I agree that wealth does not make one happy!  I agree that we need to explore the topic like this.

What are the premises we bring to the discussion, and are we aware of them?  How do our premises affect our conclusions?

The Nigerian interviews were done in 2000, before the oil price spike and evidence of social unrest. You can play around with the data yourself at worldvalue website. The total 1999/2000 wave above included in depth interviews and surveys from over 98,000 people. I dont think asking someone how happy they are is the final arbiter on if they really are or not.  But social scientists tell me this was one of the better done, scientifically approached surveys of its kind. I was more interested in the broad brush trend of happiness/energy. As Prof Goose states, social capital is indeed very important -

I suspect perceptions of happiness have much to do with self-comparisons versus a recent baseline- how ones life is versus how it was a few years ago - so perhaps the 2005-6 wave will show that former Russian countries are happier, since they had their energy drop off long ago, and have now equilibriated to it.

It does seem to me that TI's point is a very good one. That whole lower left leg of your figure is made of ex-communist countries who probably weren't too happy to begin with as they lived in communist dictatorships, and then had their happiness further enhanced by the collapse of their system.

I also note a few interesting relationships like Ireland > UK > Germany, and the whole thing makes me think it would be very interesting to look at the relationship of happiness to growth rate (in either GDP/capita or energy/capita). Given that humans have a strong tendency to get used to conditions as they are, changes in level could be more important to happiness than the actual level.

Given that humans have a strong tendency to get used to conditions as they are, changes in level could be more important to happiness than the actual level.

Good point.  There was a recent study done that found the wealthier you are, the less happy are.  (Assuming basic needs are met.)  The reason, the researchers claimed, was that the more you have, the less there is that can make you happy.  For example, I would be ecstatic if I won $50,000 in the lottery.  Bill Gates would barely notice.  

OTOH, they've also found that in the long term, we all have a "happiness setpoint" we tend to return to.  They studied people who had something wonderful happen to them, and people who had suffered something terrible.  For example, people who won the lottery, and people who got permanently paralyzed in an accident.  Good luck did make people happy for awhile, and bad luck made them depressed, but after about three years, they were back to normal.  The naturally happy were happy, the naturally crabby were not.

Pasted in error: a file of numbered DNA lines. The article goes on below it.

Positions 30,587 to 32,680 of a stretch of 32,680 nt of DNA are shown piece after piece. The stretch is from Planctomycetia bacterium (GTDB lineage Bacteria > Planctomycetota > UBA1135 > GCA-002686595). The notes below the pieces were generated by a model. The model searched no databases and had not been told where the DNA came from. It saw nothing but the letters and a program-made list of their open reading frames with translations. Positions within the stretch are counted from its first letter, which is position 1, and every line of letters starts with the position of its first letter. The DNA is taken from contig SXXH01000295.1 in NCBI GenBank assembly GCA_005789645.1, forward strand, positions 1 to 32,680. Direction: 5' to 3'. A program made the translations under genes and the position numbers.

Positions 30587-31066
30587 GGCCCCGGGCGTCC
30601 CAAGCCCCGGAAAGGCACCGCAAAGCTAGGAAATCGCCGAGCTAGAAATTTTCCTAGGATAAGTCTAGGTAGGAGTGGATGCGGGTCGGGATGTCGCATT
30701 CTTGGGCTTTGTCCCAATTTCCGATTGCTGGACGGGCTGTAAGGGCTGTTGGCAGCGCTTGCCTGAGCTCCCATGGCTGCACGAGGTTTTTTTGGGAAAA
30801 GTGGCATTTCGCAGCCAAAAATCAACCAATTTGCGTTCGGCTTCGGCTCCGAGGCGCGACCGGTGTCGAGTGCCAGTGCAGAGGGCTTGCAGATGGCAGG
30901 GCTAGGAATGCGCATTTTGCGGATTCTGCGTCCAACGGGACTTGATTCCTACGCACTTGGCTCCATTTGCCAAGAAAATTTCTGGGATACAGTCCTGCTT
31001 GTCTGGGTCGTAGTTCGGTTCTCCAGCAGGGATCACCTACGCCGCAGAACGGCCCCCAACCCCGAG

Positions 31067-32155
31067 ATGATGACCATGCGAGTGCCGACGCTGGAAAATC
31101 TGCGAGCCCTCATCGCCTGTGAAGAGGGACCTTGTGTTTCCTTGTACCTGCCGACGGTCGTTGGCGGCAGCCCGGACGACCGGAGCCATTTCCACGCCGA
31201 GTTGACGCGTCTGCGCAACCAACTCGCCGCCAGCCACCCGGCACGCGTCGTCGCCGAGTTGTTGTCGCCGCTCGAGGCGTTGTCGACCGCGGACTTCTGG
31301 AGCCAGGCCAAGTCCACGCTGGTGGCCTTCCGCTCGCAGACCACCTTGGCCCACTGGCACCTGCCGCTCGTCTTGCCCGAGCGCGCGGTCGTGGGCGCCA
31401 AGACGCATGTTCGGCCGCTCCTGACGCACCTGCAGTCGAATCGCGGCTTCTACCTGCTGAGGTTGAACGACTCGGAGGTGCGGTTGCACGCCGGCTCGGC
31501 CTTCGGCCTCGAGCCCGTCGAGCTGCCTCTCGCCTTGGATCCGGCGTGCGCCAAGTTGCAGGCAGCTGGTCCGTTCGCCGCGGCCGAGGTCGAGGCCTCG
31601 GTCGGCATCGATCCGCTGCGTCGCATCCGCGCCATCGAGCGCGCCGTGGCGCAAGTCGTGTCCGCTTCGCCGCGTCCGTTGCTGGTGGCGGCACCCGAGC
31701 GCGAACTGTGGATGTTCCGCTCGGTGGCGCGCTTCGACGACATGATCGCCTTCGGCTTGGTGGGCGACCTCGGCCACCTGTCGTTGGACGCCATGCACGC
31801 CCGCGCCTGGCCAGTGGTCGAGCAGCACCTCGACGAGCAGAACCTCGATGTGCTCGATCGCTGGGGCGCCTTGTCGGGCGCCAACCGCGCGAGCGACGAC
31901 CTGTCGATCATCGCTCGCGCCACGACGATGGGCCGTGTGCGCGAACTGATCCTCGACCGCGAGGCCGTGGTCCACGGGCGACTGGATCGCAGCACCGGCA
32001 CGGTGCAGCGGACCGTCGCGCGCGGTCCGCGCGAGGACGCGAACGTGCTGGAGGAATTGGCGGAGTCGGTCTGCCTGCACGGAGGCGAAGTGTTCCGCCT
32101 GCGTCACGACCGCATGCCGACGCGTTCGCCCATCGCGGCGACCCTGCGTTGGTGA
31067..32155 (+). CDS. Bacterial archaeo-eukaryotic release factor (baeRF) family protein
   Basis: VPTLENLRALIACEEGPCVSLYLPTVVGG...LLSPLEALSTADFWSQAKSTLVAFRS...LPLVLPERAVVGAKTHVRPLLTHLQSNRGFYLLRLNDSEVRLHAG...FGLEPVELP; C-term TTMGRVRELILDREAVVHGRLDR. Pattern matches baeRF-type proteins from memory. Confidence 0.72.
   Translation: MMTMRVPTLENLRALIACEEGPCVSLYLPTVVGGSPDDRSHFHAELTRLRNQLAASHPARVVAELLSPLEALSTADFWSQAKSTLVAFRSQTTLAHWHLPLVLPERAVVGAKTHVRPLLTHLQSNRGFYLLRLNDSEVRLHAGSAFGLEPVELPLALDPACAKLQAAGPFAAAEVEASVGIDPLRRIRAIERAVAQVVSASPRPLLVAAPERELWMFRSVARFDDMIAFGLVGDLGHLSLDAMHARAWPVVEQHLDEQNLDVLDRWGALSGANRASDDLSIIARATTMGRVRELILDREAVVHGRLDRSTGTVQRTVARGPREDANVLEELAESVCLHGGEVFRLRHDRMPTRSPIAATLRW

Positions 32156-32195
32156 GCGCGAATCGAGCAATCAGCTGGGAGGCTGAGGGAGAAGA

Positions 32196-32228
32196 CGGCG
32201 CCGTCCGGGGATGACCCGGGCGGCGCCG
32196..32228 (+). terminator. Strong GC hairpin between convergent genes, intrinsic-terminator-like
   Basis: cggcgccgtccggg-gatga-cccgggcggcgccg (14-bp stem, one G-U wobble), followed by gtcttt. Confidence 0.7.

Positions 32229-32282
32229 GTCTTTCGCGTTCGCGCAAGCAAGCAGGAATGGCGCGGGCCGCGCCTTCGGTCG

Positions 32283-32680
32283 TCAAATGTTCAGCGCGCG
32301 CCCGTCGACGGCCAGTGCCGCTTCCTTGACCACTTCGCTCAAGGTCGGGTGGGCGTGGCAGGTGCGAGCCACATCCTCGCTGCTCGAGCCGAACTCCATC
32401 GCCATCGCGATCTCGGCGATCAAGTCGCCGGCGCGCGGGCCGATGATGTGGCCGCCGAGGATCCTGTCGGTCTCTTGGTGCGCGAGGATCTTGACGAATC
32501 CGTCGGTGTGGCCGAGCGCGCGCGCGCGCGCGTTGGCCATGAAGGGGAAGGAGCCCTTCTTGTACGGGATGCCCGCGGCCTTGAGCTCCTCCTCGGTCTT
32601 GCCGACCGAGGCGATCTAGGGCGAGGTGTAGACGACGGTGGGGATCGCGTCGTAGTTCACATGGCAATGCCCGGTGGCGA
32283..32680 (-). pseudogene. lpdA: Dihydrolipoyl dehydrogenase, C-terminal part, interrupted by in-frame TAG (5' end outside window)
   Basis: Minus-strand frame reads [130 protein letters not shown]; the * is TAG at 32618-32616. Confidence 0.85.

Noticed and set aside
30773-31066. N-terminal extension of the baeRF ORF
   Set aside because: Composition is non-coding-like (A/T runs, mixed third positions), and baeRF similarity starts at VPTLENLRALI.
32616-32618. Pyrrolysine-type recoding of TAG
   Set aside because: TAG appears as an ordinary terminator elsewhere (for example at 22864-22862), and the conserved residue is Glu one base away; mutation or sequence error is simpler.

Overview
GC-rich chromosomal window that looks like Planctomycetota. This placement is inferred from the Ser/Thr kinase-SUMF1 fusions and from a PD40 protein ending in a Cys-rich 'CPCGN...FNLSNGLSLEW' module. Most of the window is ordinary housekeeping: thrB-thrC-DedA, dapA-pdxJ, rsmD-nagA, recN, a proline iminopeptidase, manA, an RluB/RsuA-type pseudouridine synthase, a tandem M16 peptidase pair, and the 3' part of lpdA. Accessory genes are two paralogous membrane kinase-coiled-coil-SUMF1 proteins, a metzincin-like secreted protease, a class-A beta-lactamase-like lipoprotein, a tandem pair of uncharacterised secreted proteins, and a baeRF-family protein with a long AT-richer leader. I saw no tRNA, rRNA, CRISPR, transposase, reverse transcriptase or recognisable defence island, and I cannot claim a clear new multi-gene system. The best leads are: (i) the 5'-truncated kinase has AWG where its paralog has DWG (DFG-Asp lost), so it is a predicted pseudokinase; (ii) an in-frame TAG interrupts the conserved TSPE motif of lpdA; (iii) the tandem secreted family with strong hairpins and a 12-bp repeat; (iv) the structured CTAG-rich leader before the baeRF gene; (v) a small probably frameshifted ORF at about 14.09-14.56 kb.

Stuart, this analysis used the mutually intersecting countries of the worldvalues site and the britishpetroleum data - there were far more countries in each but I only used ones that had data for both. With more time I could have found energy per capita for the entire worldvalues 1999/2000 wave.

Eventually Ill get to it

"and yet most have nothing. Well, community is something, I suppose, if you want to count that."

You sound like my 86 year-old-grandmother - and that is just about what she said when I asked, "and you guys still were happy and had normal lives even under THOSE conditions ???"

Our recent past was not that different from what we all could be living in the near future. Pockets of poverty (2nd-3rd world conditions?) will likely expand around the world and pockets of wealth will contract (first world).  The LOCAL Picture as Kunstler talks about is the most important to the individual.  But Most local pictures will likely get worse over time... especially in the Cities.  Look at the displacement of those masses like from N.O in slow motion - into the smaller towns... refugees you know or don't know (who look different?  sound, smell, feell...???)

"...For those of us who had no rural home, the only option was to go to Hopley Farm," Patience says."


    The Cause
of displacement varies but the Q for REFUGEES - Do they pass the "look, sound, smell..." test?  Or Birth-rights... "How long have YOU been a resident mr. Unfamiliar and stinking of the city?]

..."They didn't know where to put us, because we have no rural home," one woman explains."  ....who had one or both parents born ...reclassified as aliens...  "Some people were not even aware they were classified as aliens," one human rights activist says. The loss of citizenship has made the future still less certain for those who have lost their homes, particularly the younger generation.

Hi thelastsasquatch interesting post.

It think this kind of analysis misses a major point - Social Equity.

Although US consumes more energy per capita, Social Equity is not has good there as in Northern Europe, hence the higher satisfaction there. For instance life expectancy is much higher in Northern Europe than in the US, because there exists a universal medical care system.